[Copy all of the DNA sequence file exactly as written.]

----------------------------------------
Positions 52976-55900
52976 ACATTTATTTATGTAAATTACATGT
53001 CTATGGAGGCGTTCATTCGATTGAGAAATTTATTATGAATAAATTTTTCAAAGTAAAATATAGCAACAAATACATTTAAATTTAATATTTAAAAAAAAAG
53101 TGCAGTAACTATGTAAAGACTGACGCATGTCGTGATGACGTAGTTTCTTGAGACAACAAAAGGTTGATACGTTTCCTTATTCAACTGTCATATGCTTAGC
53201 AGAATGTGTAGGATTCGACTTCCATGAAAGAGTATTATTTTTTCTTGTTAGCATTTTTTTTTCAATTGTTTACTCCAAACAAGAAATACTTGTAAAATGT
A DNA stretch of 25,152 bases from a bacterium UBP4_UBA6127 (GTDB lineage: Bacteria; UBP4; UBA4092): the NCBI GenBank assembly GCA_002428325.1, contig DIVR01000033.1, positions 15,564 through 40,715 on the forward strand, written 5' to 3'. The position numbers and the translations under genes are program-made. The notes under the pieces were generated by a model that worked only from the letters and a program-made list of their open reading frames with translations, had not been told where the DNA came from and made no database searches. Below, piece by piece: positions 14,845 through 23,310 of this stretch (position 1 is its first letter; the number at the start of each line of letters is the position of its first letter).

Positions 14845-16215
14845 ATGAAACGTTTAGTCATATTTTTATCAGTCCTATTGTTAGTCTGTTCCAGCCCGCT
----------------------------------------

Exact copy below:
Positions 52976-55900
52976 ACATTTATTTATGTAAATTACATGT
53001 CTATGGAGGCGTTCATTCGATTGAGAAATTTATTATGAATAAATTTTTCAAAGTAAAATATAGCAACAAATACATTTAAATTTAATATTTAAAAAAAAAG
53101 TGCAGTAACTATGTAAAGACTGACGCATGTCGTGATGACGTAGTTTCTTGAGACAACAAAAGGTTGATACGTTTCCTTATTCAACTGTCATATGCTTAGC
53201 AGAATGTGTAGGATTCGACTTCCATGAAAGAGTATTATTTTTTCTTGTTAGCATTTTTTTTTCAATTGTTTACTCCAAACAAGAAATACTTGTAAAATGT
A DNA stretch of 25,152 bases from a bacterium UBP4_UBA6127 (GTDB lineage: Bacteria; UBP4; UBA4092): the NCBI GenBank assembly GCA_002428325.1, contig DIVR01000033.1, positions 15,564 through 40,715 on the forward strand, written 5' to 3'. The position numbers and the translations under genes are program-made. The notes under the pieces were generated by a model that worked only from the letters and a program-made list of their open reading frames with translations, had not been told where the DNA came from and made no database searches. Below, piece by piece: positions 14,845 through 23,310 of this stretch (position 1 is its first letter; the number at the start of each line of letters is the position of its first letter).

Positions 14845-16215
14845 ATGAAACGTTTAGTCATATTTTTATCAGTCCTATTGTTAGTCTGTTCCAGCCCGCT